Few governors have been more generous to their constituents than Percival P. Baxter. Between 1930 and 1962 he bought and gave to the people of the state of Maine some 200,000 acres of wilderness and set up trust funds to defray the costs of development and maintenance.
The state has kept faith with the intent of the gift, and it strictly enforces the rules that sustain the spirit of wilderness here. No pets or other domestic animals are allowed, and no motorcycles, trail bikes, or other all-terrain vehicles are permitted in the park. Snow-mobiles are strictly limited to specific areas. Hunting, trapping, and the use of weapons are prohibited except in certain areas during the hunting season. For anyone seeking the peace and quiet that the wilderness can offer, these are all welcome regulations.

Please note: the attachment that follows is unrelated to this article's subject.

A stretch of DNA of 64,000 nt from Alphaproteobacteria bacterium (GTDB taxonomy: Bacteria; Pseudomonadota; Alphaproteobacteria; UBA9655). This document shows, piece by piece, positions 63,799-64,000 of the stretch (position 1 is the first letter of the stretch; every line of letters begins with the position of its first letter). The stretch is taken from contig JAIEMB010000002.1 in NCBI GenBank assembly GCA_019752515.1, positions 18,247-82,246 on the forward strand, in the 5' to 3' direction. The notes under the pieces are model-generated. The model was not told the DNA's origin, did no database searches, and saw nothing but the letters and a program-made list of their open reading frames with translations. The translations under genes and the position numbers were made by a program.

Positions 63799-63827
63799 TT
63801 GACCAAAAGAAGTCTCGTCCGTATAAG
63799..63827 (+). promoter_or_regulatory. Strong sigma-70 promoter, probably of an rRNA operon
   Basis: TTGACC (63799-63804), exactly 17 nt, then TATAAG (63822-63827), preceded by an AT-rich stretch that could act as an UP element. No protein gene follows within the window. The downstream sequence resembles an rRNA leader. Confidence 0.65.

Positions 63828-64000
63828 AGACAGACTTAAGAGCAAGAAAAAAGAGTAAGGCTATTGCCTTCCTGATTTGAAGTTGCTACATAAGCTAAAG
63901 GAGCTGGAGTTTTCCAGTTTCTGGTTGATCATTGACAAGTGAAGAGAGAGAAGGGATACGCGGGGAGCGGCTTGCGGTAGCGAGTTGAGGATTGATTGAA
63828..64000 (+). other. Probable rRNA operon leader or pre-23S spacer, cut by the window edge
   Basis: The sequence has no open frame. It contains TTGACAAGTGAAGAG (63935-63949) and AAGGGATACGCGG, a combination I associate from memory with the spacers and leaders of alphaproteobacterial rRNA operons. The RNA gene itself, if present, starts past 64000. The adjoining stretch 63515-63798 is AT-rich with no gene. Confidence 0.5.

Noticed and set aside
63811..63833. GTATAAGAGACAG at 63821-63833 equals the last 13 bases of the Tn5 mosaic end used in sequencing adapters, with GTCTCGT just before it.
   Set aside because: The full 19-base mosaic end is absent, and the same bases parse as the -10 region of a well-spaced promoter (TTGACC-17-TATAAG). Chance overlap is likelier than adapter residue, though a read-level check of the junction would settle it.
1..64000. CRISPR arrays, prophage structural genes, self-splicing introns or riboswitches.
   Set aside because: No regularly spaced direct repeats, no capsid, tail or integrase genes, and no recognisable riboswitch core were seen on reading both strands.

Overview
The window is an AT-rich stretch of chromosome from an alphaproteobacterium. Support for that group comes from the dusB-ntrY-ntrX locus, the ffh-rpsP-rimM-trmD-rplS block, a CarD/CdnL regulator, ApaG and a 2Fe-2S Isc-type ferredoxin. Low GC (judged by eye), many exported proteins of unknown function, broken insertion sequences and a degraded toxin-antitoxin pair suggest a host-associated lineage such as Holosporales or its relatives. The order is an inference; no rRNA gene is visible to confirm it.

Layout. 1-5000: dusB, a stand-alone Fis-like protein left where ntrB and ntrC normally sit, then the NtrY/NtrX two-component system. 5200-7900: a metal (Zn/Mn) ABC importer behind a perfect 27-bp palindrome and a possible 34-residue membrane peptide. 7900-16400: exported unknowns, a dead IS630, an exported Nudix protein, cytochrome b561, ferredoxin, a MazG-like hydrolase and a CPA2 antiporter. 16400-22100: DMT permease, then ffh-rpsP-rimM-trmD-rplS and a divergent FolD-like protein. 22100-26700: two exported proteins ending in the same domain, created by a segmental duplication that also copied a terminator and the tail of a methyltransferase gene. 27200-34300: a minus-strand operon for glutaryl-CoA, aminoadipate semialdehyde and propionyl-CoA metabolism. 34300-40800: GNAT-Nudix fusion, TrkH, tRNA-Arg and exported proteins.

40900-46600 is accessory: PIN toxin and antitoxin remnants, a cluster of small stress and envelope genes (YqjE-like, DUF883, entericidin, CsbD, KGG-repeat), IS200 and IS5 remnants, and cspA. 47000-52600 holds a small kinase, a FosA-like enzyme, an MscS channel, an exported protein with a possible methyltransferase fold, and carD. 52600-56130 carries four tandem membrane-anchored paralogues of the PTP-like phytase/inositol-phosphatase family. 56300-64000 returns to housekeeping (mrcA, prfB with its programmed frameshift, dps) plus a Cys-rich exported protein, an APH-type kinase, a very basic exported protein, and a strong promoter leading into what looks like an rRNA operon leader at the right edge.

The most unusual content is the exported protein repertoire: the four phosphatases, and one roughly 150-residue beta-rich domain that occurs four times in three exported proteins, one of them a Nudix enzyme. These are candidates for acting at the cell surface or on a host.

Vehicles more than 9 feet high, 7 feet wide, and 22 feet long are not allowed in the park. Maximum length for a car and trailer is 44 feet.
At South Branch Pond, in a tranquil woodland setting, you can rent a canoe, enjoy one of the inviting picnic spots that offer fireplaces, or spend the night in a lean-to shelter or tent site (available by reservation) in a grove of white birches. Hiking trails range from less than half a mile to almost 10 miles. Tours about forestry are offered.
Park open for daytime use year-round; camping mid-May–mid-Oct. and Dec.–Mar. Admission charged. Reservations suggested.